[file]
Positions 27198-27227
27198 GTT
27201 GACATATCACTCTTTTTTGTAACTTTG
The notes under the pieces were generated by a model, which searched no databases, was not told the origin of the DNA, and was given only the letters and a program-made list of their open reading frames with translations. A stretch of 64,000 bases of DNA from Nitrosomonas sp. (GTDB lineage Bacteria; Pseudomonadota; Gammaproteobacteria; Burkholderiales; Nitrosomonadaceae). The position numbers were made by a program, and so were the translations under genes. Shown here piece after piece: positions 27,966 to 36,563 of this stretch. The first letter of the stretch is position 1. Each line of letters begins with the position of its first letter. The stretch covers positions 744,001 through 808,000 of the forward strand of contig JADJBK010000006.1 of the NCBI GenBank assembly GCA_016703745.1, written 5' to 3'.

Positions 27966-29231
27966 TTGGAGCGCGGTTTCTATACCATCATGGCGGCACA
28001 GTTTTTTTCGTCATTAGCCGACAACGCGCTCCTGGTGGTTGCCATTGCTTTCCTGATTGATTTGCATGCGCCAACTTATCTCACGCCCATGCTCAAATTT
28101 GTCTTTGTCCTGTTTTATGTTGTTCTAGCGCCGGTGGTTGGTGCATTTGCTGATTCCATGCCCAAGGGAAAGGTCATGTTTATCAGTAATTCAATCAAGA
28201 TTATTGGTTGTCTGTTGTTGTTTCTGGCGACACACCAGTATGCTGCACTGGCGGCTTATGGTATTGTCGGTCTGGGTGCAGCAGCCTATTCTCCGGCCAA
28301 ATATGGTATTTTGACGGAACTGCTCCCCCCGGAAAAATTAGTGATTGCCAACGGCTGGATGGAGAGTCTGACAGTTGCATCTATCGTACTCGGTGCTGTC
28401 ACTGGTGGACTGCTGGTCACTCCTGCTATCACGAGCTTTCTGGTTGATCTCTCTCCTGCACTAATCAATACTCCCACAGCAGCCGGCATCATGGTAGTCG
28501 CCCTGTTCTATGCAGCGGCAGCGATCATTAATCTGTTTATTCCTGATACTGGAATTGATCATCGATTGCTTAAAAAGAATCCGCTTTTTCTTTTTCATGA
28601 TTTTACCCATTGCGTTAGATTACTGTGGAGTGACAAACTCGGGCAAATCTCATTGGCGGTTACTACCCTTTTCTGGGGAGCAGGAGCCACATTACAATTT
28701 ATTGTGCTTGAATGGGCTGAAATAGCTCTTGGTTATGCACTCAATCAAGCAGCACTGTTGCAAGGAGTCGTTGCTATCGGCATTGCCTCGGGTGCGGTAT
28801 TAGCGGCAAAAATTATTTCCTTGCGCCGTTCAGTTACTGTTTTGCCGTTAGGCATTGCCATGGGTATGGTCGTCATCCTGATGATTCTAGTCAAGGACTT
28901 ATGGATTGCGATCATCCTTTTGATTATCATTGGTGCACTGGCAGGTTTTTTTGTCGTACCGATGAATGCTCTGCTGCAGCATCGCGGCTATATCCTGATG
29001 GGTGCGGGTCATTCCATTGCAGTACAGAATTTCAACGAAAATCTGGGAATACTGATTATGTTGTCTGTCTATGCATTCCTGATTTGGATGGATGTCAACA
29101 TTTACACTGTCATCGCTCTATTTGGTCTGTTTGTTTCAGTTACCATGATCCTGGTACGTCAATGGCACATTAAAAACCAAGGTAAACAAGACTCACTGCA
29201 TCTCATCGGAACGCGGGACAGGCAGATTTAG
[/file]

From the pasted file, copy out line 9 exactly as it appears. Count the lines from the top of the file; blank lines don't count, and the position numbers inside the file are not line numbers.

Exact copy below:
28201 TTATTGGTTGTCTGTTGTTGTTTCTGGCGACACACCAGTATGCTGCACTGGCGGCTTATGGTATTGTCGGTCTGGGTGCAGCAGCCTATTCTCCGGCCAA